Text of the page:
Julie Hanson’s award-winning collection, Unbeknownst, gives us plainspoken poems of unstoppable candor. They are astonished and sobered by the incoming data; they are funny; they are psychologically accurate and beautifully made. Hanson’s is a mind interested in human responsibility—to ourselves and to each other—and unhappy about the disappointments that are bound to transpire (“We’ve been like gods, our powers wasted”). These poems are lonely with spiritual longing and wise with remorse for all that cannot last.
“The Kindergartners” begins, “All their lives they’ve waited for / the yellow bus to come for them,” then moves directly to the present reality: “Now it’s February and the mat / is wet.” Settings and events are local and familiar, never more exotic than a yoga session at the Y, one of several instances where the body is central to the report and to the net result (“I slip in and fold / behind the wheel into the driver’s seat like a thin young thing: / My organs are surely glistening. This car was made for me.“). These poems are intimate revelations, thinking as they go, including the reader in the progress of their thoughts.
The Hemingway-Pfeiffer Marriage
t was the glittering intellectual world of 1920s Paris expatriates in which Pauline Pfeiffer, a writer for Vogue, met Ernest Hemingway and his wife Hadley among a circle of friends that included Gertrude Stein, F. Scott Fitzgerald, John Dos Passos, and Dorothy Parker. Pauline grew close to Hadley but eventually forged a stronger bond with Hemingway himself; with her stylish looks and dedication to Hemingway’s writing, Pauline became the source of “unbelievable happiness” for Hemingway and, by 1927, his second wife. Pauline was her husband’s best editor and critic, and her wealthy family provided moral and financial support, including the conversion of an old barn to a dedicated writing studio at the family home in Piggott, Arkansas. The marriage lasted thirteen years, some of Hemingway’s most productive, and the couple had two children. But the “unbelievable happiness” met with “final sorrow,” as Hemingway wrote, and Pauline would be the second of Hemingway’s four wives. Unbelievable Happiness and Final Sorrow paints a full picture of Pauline and the role she played in Ernest Hemingway’s becoming one of our greatest literary figures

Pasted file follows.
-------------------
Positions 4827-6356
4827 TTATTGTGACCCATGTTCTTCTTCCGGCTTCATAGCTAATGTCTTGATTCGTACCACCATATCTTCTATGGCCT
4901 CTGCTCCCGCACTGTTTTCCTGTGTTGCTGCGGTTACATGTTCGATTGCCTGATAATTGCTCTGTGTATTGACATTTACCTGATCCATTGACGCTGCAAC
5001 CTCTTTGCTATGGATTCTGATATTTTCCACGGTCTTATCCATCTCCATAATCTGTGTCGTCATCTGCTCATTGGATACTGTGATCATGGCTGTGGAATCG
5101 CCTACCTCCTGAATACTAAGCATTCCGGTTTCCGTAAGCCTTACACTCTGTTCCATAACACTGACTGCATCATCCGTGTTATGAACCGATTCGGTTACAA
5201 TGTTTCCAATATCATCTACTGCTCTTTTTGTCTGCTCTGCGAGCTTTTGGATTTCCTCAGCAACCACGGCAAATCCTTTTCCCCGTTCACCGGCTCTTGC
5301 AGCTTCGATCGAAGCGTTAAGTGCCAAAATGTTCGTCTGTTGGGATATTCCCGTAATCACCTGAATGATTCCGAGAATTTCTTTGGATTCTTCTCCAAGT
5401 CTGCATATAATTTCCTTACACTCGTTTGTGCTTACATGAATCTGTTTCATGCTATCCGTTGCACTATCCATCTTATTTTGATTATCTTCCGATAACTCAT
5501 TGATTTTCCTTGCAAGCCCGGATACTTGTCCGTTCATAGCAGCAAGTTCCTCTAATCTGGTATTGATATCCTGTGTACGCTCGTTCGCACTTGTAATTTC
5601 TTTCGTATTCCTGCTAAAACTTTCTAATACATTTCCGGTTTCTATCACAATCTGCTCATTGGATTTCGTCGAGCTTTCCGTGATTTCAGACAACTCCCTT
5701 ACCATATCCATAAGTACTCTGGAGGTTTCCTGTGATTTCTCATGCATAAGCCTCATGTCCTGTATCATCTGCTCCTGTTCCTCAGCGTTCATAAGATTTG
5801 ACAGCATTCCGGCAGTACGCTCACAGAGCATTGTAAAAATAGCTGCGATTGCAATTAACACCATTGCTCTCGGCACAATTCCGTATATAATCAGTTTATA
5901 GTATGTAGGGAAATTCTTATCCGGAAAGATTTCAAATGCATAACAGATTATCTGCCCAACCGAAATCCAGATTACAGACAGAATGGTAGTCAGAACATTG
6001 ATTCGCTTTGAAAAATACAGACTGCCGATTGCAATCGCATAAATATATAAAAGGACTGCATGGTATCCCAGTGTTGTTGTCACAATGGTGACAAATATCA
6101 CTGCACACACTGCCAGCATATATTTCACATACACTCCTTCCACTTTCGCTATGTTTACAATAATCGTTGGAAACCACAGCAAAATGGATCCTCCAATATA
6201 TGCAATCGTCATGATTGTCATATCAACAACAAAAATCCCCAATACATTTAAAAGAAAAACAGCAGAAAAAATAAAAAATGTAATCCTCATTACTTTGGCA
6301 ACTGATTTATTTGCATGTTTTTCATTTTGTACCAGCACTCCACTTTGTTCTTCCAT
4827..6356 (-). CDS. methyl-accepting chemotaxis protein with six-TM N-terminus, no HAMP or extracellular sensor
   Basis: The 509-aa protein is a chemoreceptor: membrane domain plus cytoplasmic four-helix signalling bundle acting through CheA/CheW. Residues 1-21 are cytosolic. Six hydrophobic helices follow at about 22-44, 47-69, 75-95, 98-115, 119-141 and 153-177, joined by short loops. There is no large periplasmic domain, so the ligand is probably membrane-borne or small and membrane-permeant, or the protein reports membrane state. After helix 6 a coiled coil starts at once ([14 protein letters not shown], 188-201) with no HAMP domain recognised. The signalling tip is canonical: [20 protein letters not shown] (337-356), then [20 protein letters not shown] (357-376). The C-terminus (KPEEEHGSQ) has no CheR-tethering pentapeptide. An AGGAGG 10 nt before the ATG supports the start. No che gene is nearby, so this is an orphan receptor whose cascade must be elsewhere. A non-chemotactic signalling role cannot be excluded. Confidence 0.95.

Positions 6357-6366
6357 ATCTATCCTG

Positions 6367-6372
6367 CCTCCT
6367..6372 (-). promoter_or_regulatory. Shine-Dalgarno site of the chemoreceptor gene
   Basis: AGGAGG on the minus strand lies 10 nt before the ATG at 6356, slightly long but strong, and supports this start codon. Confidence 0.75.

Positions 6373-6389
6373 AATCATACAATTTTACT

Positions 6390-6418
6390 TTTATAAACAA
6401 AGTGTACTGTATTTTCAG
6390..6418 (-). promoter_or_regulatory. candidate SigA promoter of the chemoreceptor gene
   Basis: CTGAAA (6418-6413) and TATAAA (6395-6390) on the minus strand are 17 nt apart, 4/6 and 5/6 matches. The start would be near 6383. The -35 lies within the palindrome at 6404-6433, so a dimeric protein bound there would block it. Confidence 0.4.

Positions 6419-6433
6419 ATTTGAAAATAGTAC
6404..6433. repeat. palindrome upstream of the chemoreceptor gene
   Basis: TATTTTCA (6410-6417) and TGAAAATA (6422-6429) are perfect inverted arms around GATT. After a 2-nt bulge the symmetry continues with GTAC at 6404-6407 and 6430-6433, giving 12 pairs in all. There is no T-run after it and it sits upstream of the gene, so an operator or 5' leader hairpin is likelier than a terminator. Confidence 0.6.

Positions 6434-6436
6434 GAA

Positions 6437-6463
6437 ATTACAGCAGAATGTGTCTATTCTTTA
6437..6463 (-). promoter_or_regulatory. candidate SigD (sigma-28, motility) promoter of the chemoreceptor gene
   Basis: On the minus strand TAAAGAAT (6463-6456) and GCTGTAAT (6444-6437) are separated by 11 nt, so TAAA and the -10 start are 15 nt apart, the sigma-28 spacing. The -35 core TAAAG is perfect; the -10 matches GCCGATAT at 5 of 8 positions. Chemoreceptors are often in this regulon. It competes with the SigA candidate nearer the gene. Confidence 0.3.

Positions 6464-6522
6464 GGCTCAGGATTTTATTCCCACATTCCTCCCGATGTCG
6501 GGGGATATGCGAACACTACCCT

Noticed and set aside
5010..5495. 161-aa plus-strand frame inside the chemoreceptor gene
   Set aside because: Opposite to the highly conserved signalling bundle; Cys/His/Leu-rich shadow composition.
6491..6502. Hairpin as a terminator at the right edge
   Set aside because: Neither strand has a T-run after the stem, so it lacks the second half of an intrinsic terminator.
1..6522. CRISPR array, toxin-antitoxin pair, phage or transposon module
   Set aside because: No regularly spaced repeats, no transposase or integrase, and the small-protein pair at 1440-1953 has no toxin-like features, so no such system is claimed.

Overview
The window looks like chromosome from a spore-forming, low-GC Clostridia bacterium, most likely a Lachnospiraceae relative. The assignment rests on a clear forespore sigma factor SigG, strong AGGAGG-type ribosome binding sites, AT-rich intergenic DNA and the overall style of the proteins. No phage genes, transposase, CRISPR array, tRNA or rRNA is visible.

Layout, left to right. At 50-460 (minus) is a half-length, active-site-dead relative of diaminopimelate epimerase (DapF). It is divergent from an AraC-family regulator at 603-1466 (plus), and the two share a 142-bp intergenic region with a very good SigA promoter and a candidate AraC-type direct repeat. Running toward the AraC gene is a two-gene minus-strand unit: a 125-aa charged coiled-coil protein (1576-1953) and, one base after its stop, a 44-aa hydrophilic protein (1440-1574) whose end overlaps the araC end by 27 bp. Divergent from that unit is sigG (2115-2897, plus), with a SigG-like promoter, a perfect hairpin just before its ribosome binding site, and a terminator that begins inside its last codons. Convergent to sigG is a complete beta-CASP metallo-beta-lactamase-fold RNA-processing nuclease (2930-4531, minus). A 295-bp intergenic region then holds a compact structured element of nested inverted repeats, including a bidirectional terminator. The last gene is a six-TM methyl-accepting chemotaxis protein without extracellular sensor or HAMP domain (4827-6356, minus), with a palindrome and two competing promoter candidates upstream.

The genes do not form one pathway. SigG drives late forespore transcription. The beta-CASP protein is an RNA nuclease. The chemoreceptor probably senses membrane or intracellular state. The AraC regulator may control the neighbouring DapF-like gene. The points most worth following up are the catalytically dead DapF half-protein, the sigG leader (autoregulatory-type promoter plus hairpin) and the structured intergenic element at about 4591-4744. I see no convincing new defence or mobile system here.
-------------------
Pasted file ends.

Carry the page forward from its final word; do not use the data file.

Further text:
Letters of Flora Belle Jan
This volume collects the letters written over a thirty-year period by a second generation Chinese American woman, Flora Belle Jan (1906-50). Born in California to immigrant parents and educated at Berkeley and the University of Chicago, Jan raised three children with her husband Charles Wang and worked as a journalist in both the United States and China. Written during the years 1918-48, these letters offer unique insight into the social and political situation of educated, middle-class, professional Chinese American women in the early twentieth century. Literate, candid, and charming, they convey the intellectual curiosity and perspicacity of a vivacious and ambitious woman while tracing her engagement with two different worlds.